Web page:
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Re: Strange numbers from gettimeofday(2)

On Fri, Jan 13, 2006 at 11:21:58PM -0500, Jed Davis wrote:
> Jed Davis <jdev%panix.com@localhost> writes:
> > Sometimes, gettimeofday(2) will return large negative numbers for the
> > tv_usec field; this has been happening spontaneously, but I've been
> > able to reproduce it by either pausing or ddb-breaking a domU for a
> > few seconds (the exact interval varies on different hardware).
> It's worse than that, actually.  The problem AFAICT is in the MI
> cc_microtime (in kern_microtime.c):
>         t.tv_usec += (cc * ci->ci_cc_ms_delta) / ci->ci_cc_denom;
>       while (t.tv_usec >= 1000000) {
>               t.tv_usec -= 1000000;
>               t.tv_sec++;
>       }
> It looks like the RHS of the += winds up as complete garbage, and
> sometimes the mutiply overflows and winds up making tv_usec negative.
> When it's negative, that gets passed back to userspace, and e.g. BIND
> will notice this and complain; when it's positive, it gets folded into
> the tv_sec, and then cron sees the clock suddenly bounce back and
> forth by up to ~35 minutes (1<<31 us) and does undesirable things
> (like running three copies of a script at once that step on each
> others' temp files).
> One problem with cc_microtime is that is assumes that each CPU NetBSD
> knows about is an actual physical CPU, and thus a cycle counter
> timestamp taken some number of ticks ago is still valid.
> That might not be a problem with HT; I don't know how that works.
> Oh, of course: It will *definitely* break if the domain is paused or
> in ddb for more than a second, because xen_timer_handler will call
> cc_microset multiple times, passing it time(9) each time, which is
> dutifully being advanced by the stacked-up calls to hardclock(9).  So
> the second time cc_microset sees that more or less a second has
> passed, but very few CPU cycles have; it (if I read it correctly) then
> estimates a very low CPU speed, and for the next second of real time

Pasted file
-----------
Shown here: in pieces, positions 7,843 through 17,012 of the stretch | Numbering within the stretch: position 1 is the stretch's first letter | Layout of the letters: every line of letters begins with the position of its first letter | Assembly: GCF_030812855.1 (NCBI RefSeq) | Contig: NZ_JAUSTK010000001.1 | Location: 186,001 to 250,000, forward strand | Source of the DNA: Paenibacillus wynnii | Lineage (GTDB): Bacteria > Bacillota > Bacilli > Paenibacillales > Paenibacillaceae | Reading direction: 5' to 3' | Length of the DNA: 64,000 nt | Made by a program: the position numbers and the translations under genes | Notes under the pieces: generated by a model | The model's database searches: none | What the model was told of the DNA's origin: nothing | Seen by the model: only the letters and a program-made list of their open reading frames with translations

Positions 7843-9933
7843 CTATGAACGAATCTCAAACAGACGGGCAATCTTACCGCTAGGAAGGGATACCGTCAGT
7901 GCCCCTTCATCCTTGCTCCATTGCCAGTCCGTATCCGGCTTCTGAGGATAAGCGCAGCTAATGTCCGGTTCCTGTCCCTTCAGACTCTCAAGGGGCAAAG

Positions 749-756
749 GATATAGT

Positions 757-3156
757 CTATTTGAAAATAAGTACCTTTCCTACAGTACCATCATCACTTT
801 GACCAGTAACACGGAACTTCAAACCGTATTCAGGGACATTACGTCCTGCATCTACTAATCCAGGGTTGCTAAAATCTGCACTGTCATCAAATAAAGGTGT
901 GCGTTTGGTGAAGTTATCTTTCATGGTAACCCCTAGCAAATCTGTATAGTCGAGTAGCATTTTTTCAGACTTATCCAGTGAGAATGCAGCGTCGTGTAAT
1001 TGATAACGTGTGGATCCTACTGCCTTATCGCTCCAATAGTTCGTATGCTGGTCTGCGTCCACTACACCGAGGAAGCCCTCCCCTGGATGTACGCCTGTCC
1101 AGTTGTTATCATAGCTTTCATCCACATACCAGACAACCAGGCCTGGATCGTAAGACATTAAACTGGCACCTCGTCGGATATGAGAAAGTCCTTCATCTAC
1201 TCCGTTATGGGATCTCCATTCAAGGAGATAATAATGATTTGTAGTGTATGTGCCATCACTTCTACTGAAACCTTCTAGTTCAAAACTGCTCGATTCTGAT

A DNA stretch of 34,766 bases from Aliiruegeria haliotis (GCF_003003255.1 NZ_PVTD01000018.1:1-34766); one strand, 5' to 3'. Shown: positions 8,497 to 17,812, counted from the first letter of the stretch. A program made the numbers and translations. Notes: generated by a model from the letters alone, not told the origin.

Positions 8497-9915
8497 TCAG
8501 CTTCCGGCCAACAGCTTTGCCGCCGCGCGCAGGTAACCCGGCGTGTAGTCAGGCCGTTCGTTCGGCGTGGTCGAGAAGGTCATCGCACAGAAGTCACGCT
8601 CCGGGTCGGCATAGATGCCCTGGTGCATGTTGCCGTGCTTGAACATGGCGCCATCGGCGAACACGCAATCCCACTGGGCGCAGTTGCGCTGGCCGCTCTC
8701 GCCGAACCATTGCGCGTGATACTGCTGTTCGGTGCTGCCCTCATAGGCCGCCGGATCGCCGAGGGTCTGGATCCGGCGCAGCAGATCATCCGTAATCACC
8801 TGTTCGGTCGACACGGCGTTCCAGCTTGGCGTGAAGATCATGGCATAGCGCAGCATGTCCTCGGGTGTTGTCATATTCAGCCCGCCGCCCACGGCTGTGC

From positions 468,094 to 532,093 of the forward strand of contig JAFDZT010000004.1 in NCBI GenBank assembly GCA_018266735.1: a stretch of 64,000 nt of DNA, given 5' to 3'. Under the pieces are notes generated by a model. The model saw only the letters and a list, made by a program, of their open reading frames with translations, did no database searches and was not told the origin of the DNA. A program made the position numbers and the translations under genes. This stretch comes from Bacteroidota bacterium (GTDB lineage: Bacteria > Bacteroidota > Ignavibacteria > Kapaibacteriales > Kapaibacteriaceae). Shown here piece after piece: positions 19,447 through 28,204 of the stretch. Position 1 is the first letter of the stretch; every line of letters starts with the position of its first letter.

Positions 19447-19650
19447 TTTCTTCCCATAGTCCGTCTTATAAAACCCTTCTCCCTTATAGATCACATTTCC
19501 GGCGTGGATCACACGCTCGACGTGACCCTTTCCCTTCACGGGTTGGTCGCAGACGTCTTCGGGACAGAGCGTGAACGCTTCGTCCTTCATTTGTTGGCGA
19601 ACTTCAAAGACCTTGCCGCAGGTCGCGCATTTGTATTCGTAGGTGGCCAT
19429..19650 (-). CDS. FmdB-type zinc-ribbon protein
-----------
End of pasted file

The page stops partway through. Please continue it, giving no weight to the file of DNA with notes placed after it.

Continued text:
> cc_microtime gets absurdly large values which overflow and cause
> negativeness.
> Now, &cc_microtime gets set as microtime_func because a TSC is
> detected in arch/xen/i386/identcpu.c, though I don't know that Xen
> will work on anything without a TSC; my first thought was that it
> might be desirable to disable that and always use xen_microtime.

Yes, of course this was my intend at last. I didn't notice microtime_func
was being overwritten.

> However: xen_microtime would need to call get_tsc_offset_ns() to be of
> any use, and really shouldn't need to call get_time_values_from_xen()
> as long as the timer event handler does, since (according to the docs)
> a timer event will be asserted whenever a domain becomes scheduled.
> Problem 1: It's still completely ignoring time(9), which is very wrong

Yes, this part was never finished.

> AIUI; and resettodr() is a no-op, which makes it worse.

What could resettodr() do for a domU ? Only dom0 can set Xen's time.

> Problem 2: I tried this, and the shadow_tv was 42 seconds fast and
> drifting slowly but noticeably forward; the dom0 was running ntpdate
> from cron and was on time.  (Hm... the DOM0_SETTIME is called only
> when resettodr() is, so if the drift is small enough for ntpdate to
> always use adjtime(2), it won't ever correct Xen's time?)

The problem is that this would cause the Xen time to go backward on
occasion, isn't it ? Do we really want this ?
I don't think there's a way to adjust the clock for the hypervisor,
at last for Xen-2.0. I'll have to check what Xen-3 offers for this.

> Problem 3: yamt mentioned on ICB that the tsc_timestamp in the
> shared_info page might not be right for the current CPU; I haven't
> checked on what Xen actually does here yet, but it seems to me that
> that would be a bug, as the timestamp is useless if it's from
> undefined physical CPU that we can't access.

I think tsc_timestamp is right. the HYPERVISOR_shared_info is per-domain,
and each domain is single-CPU and attached to a CPU for its life.
I didn't check Xen's sources, I think it would be quite hard to
not get this right.

Manuel Bouyer <bouyer%antioche.eu.org@localhost>
     NetBSD: 26 ans d'experience feront toujours la difference

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